Water Year Ends on Positive Note

Water Year Ends on Positive Note

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Jed Boal ReportingSaturday marks the end of the water year as we measure it here in Utah, and for the second straight year we're in much better shape than we were during the extended drought.

Snow in the mountains last week reminded us that summer is over, but it also showed us what a difference a few years can make. Three years ago all of Utah was parched, desperate for a few years, even a few months of steady rain and snow.

Fortunately, we got it, snow caps the mountains this early fall. Take a look at the peaks above Big Cottonwood Canyon. All aspects of the hydrological cycle look positive.

Brian McInerney, National Weather Service Hydrologist: "We've basically had normal precipitation, to above normal statewide, with the exception of a small area near San Juan County."

Ground water levels improved greatly in the last two years. Soil is moist and saturated. Stream flows are steady. Nearly all reservoirs statewide are at more than adequate levels for the fall.

As always, the most important component of our overall water picture is the amount of snowpack in the mountains. We're off to a good start in September, but we'll have to see what happens in the next few months.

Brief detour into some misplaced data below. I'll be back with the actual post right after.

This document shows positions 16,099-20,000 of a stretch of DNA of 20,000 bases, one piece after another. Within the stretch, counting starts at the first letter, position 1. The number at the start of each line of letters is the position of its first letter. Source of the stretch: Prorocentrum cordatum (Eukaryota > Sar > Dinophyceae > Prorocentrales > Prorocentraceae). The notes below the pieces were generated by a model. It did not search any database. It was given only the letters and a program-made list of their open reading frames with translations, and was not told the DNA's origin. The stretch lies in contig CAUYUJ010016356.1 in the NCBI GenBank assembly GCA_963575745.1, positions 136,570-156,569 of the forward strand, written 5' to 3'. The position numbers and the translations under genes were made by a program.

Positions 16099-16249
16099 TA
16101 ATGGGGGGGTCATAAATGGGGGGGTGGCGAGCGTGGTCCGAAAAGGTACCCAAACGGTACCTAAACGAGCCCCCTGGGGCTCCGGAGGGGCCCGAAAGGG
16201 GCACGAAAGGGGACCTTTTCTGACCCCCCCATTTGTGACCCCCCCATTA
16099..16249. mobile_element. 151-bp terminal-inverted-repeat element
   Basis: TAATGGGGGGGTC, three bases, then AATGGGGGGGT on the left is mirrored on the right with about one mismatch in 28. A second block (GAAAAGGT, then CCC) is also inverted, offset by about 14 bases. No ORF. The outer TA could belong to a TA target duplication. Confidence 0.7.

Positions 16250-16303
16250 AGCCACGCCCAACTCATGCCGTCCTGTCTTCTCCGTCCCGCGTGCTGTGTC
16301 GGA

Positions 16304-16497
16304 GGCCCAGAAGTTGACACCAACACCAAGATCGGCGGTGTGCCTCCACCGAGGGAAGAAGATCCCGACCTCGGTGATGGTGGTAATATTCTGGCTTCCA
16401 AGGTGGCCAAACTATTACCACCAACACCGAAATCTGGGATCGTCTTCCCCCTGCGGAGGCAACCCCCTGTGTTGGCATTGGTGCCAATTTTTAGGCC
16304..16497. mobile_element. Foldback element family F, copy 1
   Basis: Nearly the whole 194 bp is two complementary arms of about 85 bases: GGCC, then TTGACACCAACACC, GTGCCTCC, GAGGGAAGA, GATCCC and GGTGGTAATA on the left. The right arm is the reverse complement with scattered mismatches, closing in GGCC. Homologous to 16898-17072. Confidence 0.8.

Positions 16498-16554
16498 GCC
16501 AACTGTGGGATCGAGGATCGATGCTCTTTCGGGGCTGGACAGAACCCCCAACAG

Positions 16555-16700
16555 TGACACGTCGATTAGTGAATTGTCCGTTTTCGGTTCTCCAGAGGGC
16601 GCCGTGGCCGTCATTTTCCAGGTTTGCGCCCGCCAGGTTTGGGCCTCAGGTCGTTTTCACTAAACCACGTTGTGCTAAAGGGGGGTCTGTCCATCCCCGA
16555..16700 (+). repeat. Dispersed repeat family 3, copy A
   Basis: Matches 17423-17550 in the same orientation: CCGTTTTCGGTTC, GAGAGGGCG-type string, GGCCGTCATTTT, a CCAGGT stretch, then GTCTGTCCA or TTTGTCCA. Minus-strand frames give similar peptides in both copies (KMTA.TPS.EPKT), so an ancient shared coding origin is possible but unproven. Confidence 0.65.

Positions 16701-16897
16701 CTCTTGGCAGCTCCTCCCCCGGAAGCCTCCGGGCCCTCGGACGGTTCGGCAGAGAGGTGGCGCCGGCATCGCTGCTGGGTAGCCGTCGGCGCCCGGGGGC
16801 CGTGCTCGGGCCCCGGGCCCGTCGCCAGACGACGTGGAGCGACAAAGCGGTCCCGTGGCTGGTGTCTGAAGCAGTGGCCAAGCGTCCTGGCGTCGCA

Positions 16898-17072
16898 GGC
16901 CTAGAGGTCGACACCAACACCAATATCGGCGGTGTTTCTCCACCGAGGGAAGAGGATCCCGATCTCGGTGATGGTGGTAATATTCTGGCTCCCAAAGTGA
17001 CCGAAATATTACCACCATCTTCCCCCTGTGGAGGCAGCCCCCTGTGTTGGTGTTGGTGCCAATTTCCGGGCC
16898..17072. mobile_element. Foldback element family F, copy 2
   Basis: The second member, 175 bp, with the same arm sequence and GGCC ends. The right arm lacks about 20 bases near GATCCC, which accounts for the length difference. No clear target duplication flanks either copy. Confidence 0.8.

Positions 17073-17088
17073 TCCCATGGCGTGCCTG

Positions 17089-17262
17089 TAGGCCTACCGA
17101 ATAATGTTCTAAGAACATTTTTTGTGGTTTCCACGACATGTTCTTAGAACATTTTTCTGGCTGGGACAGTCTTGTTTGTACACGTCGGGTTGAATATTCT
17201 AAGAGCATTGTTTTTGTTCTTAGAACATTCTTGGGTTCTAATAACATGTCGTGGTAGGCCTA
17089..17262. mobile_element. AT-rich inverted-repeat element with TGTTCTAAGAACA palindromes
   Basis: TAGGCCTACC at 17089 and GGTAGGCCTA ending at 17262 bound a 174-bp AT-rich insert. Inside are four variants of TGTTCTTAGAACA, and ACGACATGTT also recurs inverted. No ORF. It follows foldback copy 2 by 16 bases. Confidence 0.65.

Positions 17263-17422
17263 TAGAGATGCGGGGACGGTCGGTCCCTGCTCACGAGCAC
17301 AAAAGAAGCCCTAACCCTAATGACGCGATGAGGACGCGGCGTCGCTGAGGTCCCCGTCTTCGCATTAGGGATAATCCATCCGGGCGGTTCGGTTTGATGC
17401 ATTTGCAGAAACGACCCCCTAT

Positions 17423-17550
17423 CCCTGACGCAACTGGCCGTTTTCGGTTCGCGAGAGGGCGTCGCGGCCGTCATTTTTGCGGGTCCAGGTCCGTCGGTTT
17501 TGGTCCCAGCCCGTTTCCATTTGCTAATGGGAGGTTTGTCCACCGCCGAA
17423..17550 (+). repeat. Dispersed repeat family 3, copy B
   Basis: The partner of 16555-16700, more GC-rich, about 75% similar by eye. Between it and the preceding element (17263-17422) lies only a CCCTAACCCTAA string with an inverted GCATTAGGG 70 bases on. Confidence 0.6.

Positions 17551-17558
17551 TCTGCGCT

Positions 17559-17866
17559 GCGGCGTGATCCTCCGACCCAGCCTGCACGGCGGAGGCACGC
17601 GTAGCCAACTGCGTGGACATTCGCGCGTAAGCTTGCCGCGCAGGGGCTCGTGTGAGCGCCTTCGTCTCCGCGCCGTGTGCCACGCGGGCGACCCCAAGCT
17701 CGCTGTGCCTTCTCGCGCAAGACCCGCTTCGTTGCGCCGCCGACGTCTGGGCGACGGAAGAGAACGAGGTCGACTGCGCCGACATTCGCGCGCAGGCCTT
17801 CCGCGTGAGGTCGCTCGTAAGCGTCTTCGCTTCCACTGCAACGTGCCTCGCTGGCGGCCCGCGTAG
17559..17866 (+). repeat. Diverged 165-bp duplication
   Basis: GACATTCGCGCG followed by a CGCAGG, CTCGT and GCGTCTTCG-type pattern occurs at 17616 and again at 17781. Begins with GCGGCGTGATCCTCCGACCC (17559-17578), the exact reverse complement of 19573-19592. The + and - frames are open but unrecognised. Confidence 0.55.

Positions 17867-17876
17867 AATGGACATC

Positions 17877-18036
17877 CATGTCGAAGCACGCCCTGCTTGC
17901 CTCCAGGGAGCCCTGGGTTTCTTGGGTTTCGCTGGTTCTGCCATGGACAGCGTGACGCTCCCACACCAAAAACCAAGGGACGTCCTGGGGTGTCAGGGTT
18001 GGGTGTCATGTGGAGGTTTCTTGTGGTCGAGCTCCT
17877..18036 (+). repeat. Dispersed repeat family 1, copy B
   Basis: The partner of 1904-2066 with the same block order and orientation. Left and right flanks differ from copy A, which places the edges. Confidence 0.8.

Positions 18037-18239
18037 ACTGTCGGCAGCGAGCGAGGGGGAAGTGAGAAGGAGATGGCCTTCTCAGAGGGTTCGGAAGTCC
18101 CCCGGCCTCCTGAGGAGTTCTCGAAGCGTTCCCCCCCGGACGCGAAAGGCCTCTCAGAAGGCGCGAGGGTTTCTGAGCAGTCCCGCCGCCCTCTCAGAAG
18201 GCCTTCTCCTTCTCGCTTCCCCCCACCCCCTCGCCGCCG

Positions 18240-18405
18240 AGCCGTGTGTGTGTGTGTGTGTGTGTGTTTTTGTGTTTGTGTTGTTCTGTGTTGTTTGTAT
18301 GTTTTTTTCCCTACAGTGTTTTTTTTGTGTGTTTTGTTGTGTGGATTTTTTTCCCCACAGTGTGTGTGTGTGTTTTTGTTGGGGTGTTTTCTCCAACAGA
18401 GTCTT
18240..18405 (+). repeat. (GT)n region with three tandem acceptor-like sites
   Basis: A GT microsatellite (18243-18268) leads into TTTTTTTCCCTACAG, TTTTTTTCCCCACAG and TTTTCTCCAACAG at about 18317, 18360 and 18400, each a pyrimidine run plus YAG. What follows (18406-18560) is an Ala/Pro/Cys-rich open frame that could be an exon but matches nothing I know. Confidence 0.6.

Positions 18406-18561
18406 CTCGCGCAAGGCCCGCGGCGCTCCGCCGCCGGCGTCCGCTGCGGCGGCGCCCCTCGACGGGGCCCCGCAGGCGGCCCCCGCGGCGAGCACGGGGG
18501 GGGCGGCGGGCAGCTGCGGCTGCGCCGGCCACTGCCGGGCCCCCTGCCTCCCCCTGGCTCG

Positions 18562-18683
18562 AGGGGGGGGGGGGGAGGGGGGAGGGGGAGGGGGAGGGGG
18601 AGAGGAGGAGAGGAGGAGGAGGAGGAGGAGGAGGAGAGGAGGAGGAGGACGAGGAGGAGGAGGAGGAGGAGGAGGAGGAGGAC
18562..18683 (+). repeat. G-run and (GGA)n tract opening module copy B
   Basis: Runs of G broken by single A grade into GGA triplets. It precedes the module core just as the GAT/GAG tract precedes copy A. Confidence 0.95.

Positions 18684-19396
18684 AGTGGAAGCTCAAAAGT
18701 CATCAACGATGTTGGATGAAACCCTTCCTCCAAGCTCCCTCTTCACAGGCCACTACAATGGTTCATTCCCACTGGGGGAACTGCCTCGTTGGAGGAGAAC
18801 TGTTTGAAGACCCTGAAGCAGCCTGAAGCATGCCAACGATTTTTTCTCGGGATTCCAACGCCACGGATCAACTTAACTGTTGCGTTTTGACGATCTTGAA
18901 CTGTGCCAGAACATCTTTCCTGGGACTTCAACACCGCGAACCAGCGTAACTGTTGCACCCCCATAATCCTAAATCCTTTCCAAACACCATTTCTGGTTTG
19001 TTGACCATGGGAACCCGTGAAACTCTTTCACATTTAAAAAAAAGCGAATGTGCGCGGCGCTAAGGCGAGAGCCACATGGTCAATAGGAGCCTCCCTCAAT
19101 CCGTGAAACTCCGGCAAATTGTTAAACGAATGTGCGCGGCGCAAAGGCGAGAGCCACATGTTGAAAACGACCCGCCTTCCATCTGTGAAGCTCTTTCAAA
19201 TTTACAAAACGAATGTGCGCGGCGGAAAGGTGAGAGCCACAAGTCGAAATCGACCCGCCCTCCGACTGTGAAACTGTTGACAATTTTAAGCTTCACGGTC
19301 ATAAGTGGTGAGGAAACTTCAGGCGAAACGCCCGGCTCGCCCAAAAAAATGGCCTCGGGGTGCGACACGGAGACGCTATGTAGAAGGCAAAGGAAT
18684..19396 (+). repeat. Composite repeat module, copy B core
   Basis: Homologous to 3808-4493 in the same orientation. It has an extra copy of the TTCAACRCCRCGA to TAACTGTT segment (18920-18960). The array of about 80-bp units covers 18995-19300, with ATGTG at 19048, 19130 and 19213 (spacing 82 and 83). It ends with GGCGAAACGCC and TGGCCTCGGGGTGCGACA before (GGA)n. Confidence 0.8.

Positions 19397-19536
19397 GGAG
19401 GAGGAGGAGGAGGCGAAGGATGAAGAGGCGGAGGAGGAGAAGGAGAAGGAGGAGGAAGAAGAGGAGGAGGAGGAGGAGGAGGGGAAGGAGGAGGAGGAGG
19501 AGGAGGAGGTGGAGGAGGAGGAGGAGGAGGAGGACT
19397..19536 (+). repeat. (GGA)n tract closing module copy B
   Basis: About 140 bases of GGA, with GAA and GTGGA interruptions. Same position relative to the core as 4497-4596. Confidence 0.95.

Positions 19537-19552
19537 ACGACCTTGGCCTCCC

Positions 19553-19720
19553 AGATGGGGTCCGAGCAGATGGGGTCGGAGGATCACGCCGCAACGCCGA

Brian McInerney, National Weather Service Hydrologist: "This year, we've got a slight El Nino, and it could go to a moderate El Nino. If it does, we could be wetter than normal in southern Utah, and possibly wetter than normal in northern Utah."

We always need the snow and run-off to recharge the reservoirs. From 2000 to 2004, we drew down our reservoirs more each year.

Brian McInerney/National Weather Service Hydrologist: "2005 reversed that. 2006 was a very good water year. Now we're heading into 2007 with the hydrologic indexes looking very good, at this point."

Even though we've had a wet September, we always need a lot of rain throughout the fall to saturate the soil. That ensures a better run-off in the spring.

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